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Debian GNU/Linux Reference Guide
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10.6.3 Automatic network configuration using ifupdown

Interface names can be "mapped" to other names when ifup runs. How names are mapped can be made to depend on circumstances. Thus ifup can be so configured that it brings up a given physical interface as the appropriate logical interface among a set of predefined alternatives.

Logical interface name mapping occurs as follows:

  • If no logical interface name is given on the ifup command line then the physical interface name is used as the initial logical interface name.

  • If the logical interface name matches the glob-pattern of a mapping stanza then that mapping is applied to generate a new logical interface name. This is done for each mapping stanza in turn.

  • If the final logical interface name is the label of a logical interface definition in /etc/network/interfaces then the physical interface is brought up as that logical interface. Otherwise ifup prints a message that it is "Ignoring unknown interface" and exits.

The syntax of a mapping stanza is:

     mapping glob-pattern
             script script-name
             [map script input]

The script named in the mapping stanza is always run with the physical interface name as its argument and with the contents of all following "map" lines in the stanza (without the word "map" itself) provided to it on its standard input. The script prints the result of the mapping on its standard output before exiting.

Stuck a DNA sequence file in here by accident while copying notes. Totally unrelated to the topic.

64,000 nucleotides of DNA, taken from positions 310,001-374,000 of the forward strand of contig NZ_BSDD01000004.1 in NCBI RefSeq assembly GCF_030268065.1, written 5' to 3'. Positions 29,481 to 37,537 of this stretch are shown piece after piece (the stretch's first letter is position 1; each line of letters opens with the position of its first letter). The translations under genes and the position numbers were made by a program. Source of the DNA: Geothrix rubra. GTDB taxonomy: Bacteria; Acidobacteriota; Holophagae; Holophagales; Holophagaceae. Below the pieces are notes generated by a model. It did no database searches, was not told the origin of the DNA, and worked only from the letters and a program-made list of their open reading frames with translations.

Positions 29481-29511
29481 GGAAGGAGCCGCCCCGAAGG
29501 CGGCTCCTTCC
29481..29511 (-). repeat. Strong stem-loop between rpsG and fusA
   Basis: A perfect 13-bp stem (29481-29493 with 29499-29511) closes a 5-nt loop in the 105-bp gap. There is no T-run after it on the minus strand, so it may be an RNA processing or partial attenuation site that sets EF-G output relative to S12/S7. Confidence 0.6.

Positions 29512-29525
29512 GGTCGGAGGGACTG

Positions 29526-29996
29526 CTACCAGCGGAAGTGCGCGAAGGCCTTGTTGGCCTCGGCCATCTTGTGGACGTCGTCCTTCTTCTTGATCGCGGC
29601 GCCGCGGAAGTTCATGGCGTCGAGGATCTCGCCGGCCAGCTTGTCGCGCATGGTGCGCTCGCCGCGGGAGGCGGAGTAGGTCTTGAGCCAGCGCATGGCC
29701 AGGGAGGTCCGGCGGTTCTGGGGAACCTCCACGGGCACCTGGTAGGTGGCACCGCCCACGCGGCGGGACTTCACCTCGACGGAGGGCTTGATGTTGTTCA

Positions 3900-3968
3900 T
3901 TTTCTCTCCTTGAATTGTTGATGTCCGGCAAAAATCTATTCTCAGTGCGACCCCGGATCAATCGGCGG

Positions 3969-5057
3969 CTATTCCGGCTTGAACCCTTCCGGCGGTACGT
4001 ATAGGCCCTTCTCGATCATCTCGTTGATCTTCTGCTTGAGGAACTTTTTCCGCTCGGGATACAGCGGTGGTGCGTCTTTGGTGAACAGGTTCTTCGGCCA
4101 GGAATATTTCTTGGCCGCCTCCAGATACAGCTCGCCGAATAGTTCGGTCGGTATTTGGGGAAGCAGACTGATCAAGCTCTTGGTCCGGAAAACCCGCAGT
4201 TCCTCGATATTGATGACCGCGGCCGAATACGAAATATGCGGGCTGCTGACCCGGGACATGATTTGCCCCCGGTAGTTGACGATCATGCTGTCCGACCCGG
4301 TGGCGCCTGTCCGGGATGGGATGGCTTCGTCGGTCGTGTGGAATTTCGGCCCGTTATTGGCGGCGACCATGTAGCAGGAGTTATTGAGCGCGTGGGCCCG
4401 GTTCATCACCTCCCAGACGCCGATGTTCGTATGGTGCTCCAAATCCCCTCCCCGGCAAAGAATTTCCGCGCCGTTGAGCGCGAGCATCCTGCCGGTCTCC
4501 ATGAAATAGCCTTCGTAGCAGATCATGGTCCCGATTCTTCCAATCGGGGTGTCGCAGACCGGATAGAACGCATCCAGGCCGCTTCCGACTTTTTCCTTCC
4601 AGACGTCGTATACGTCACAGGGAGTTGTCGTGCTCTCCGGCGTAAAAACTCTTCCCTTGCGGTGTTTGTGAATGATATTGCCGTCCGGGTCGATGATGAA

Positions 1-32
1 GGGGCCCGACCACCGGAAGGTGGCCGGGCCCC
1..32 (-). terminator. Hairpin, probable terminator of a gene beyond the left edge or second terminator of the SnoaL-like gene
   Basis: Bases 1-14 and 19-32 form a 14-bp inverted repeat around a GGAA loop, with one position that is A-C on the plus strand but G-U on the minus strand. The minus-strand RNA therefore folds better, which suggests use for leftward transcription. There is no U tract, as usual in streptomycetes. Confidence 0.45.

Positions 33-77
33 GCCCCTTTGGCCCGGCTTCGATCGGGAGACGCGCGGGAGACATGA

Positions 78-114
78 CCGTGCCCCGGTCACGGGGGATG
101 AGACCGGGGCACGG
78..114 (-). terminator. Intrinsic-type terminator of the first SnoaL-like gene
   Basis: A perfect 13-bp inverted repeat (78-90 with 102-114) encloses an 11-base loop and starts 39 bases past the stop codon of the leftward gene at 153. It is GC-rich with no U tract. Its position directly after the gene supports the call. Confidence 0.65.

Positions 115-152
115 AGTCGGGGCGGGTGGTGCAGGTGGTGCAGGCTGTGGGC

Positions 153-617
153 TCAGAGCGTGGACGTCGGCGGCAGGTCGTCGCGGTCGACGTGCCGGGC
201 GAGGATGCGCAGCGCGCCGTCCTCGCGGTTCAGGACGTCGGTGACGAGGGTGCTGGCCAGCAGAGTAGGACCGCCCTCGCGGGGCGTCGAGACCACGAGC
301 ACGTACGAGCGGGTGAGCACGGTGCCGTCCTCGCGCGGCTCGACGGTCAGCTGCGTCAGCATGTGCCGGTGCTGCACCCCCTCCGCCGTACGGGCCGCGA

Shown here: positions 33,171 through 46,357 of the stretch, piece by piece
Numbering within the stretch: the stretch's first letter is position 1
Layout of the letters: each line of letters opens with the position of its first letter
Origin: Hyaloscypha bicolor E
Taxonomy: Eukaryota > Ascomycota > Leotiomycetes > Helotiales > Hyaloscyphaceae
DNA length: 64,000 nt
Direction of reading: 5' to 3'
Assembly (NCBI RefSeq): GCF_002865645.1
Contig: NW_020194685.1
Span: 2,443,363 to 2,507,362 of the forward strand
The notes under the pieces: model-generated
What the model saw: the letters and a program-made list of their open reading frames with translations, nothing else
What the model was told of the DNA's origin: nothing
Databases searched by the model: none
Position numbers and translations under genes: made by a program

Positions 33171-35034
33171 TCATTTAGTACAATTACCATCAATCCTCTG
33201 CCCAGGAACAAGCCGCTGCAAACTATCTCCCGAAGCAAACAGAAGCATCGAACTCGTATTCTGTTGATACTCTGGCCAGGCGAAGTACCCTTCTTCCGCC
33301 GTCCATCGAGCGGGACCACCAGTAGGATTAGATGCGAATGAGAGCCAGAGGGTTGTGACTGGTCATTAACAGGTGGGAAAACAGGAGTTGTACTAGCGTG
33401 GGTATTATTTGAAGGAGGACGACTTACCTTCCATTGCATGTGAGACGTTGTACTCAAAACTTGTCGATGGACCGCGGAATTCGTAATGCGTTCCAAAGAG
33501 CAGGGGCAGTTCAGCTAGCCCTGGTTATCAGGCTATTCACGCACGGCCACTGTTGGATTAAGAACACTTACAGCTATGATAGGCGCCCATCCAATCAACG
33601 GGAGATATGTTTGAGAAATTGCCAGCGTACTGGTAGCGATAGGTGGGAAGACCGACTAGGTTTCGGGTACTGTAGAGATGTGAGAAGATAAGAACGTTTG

For example, the following mapping stanza will cause ifup to bring up interface eth0 as the home logical interface.

     mapping eth0
             script /usr/local/sbin/echo-home

where /usr/local/sbin/echo-home is:

     #!/bin/sh
     echo home

Because mapping is done with a script it is possible to select the logical interface automatically — based on some sort of test. See Logical interface selection using guessnet, Section 10.6.3.1 for an example of this.


10.6.3.1 Logical interface selection using guessnet

Install guessnet and then add a stanza like the following to /etc/network/interfaces:

     mapping eth0
             script guessnet-ifupdown
             map home
             map work

Now when you ifup eth0, guessnet will check whether eth0 can be brought up as home or work. To do this it uses information stored in the logical interface definitions.


Debian GNU/Linux Reference Guide
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